Assays were carried out in 98 mm glass test-tubes fitted with silicone rubber stoppers (Vacutainer, UK) and 35 mm long, 22-gauge needles. A piece of filter paper 10 mm in diameter, impregnated with 10 μl 2M KOH was fitted to each needle to trap 14 CO2 released during the reaction. The test-tubes were placed in a water bath at 37° C. for 30 minutes after which 0.2 ml of 6% (v/v) HClO4 was injected into each tube and incubated for a further 30 min. The filter paper was then removed and placed in a scintillation vial containing 12 ml Emulsifier-safe scintillant. The samples were counted for radioactivity using a LKB 1215 RACKBETA Liquid Scintillation counter. Activity was expressed as pmol 14 CO2 (mg protein)-1 h-1. Protein assays were carried out using the method of Lowry using bovine serum albumin as standard. All results are the means of 5 replicates. Significance was assessed using Students' t-test.
Polyamine analysis: 600 mg of fungus was macerated with 1 ml 4% (v/v) HClO4. The samples were sonicated as described for enzyme assays, then centrifuged at 12,000 rev min-1 for 25 min at 0° C. To each 200 μl aliquot of supernatant, 17 mg of Na2 CO3 and 400 μl dansyl chloride (30 mg μl-1 acetone) were added. This mixture was incubated in darkness overnight at 22° C. Excess dansyl chloride was converted to dansyl proline by incubating for 30 minutes with 0.1 μl L-proline (100 mg ml-1). The dansylated polyamines were extracted in 250 μl toluene. 25 μl aliquots of the toluene extract were spotted onto activated LK6D silica-gel plates (Whatman) and left to develop in tanks containing chloroform: triethylamine (5:1 (v/v)). The spots were traced using a UV lamp, cut out and the dansylated derivatives extracted in 5 ml ethyl acetate. Standards between 0.1-10 μg were measured. Fluorescence was measured in a Perkin-Elmer LS-5 luminescence spectrometer at excitation 365 nm, emission 506 nm. Polyamines were expressed as nmol (g.f.wt)-1. All results are the means of 4 replicates. Significance was assessed using the Students' t-test.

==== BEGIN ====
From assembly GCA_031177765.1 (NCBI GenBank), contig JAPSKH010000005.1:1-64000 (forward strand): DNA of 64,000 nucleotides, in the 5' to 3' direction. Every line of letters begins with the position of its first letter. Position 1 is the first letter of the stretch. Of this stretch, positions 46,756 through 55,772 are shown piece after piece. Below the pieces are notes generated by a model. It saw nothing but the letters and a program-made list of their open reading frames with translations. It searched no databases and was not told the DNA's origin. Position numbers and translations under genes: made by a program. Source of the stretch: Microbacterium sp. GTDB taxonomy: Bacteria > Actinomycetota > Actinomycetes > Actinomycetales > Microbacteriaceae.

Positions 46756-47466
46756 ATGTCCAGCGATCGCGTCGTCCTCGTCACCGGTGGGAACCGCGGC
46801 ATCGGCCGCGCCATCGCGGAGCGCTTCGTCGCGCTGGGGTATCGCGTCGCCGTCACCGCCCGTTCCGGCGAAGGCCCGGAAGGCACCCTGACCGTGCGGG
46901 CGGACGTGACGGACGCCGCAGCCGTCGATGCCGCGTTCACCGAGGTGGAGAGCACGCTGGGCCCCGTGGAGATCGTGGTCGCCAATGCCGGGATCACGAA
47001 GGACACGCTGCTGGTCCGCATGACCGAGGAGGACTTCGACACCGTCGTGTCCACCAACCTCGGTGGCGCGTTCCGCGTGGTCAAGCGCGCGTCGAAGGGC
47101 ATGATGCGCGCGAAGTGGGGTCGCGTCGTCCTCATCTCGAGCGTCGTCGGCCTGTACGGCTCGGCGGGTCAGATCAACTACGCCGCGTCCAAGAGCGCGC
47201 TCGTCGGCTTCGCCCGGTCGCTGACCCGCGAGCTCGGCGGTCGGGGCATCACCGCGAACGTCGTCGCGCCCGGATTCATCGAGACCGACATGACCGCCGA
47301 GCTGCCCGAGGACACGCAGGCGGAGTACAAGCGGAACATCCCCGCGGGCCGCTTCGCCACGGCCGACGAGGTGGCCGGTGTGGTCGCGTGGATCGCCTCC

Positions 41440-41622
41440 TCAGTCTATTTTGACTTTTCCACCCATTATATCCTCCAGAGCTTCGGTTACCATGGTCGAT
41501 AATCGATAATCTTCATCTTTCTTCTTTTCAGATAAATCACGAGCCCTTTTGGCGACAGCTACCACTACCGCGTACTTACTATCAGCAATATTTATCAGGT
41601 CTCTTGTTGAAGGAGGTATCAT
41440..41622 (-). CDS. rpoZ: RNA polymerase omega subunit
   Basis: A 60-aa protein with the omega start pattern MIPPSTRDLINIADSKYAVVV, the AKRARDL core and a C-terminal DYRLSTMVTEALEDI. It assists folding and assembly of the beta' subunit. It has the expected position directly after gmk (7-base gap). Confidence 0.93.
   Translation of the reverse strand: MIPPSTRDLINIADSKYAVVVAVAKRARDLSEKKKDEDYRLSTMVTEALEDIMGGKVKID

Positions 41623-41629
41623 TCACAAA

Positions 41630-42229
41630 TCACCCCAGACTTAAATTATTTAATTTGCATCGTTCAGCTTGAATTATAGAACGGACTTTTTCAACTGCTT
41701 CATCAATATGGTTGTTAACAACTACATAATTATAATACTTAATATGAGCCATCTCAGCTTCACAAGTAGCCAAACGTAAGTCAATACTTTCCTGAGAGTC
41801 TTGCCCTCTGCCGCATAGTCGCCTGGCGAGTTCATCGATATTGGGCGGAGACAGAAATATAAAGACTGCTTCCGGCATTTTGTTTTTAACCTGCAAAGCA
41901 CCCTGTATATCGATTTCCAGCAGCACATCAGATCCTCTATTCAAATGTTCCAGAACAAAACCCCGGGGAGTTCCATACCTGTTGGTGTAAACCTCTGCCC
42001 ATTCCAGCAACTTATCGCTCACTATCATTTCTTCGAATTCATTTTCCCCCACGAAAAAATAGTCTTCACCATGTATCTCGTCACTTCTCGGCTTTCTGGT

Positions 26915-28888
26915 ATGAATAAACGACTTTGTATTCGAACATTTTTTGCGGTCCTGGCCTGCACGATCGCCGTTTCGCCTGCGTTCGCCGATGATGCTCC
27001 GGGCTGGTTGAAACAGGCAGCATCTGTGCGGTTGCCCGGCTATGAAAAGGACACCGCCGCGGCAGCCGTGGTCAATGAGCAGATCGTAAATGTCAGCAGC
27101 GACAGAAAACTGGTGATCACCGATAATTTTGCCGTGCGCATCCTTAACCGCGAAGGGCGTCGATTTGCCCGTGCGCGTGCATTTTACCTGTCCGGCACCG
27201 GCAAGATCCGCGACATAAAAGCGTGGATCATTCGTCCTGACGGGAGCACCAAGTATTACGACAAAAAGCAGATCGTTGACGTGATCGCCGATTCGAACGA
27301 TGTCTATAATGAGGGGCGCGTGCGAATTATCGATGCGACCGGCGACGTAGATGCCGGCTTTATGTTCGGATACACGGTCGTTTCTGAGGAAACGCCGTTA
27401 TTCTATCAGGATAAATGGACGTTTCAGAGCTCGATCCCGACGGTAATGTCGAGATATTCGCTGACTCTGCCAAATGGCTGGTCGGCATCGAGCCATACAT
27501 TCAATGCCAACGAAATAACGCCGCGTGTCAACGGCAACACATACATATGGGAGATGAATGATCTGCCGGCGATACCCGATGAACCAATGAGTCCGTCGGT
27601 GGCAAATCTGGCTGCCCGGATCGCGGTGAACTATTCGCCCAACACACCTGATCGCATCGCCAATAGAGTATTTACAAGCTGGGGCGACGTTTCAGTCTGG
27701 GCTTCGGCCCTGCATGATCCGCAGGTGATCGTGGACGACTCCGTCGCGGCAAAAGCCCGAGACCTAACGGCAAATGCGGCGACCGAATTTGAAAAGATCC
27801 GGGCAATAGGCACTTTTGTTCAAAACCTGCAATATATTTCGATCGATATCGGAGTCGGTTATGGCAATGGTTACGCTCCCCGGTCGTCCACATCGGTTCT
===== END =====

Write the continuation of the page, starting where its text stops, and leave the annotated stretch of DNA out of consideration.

The results are shown In Tables 2 and 3 below.
TABLE 2______________________________________The effects of Z-BED and E-BED onenzyme activity in Pyrenophora avenae Mycelial ODC activity SAMDC activity growth g (ρmol CO2 /mg prot/hr)______________________________________Control 3.87 7.71 7.39Z-BED, 0.5 mM 3.06 5.3 13.54E-BED, 0.5 mM 1.60 1.0 1.30______________________________________
TABLE 3______________________________________The effects of Z-BED and E-BED upon thepolyamine concentrations in Pyrenophora avenaenmol g-l fwtPutrescine Cadaverine Spermidine Spermine______________________________________Control 62.1 ± 11.1 28.5 ± 9.8 199.6 ± 11.5 47.8 ± 3.4Z-BED 538.3 ± 25.2 57.1 ± 22.3 135.5 ± 6.2 76.5 ± 6.90.5 mME-BED 62.0 ± 19.6 45.6 ± 17.8 116.8 ± 4.9 57.4 ± 3.80.5 mM______________________________________
Seeds of barley (Hordeum vulgare L Golden Promise) were sown in Fison's Levington compost in 36 cm seed trays. Plants were grown in a glasshouse under natural daylight supplemented for 16 h daily by 400 W mercury vapour lamps. The maximum temperature was 24° C. during the day and fell to a minimum of 9° C. at night. Plants at growth stage 12 (second leaf unfolded, Zadok's scale) were used for experiments. First leaves were cut to a length of 7 cm and placed into 9 cm diameter, single vent, plastic petri dishes containing Oxoid No.3 agar supplemented with 0.02% benzimidazole. The tips of the leaves were embedded in the agar and held in place with coverslips. The leaves were inoculated with Erysiphe graminis hordei by transfer of conidia from stock plants using a camel hair brush.
Solutions of the inhibitors were made up in 0.01% Tween 20 and adjusted to pH 7.0 using sodium hydroxide. Concentrations of Z-BED and E-BED used were 0.5 and 1.0 mM. A Shandon spray unit was used to apply the inhibitor solution to all leaves except controls, and sprays were applied until run off. In pre-inoculation treatments, the leaves within petri dishes were sprayed with solutions of the inhibitors and left for 2 h before inoculation. In post-inoculation treatments, the leaves were inoculated and sprayed 3 days after inoculation.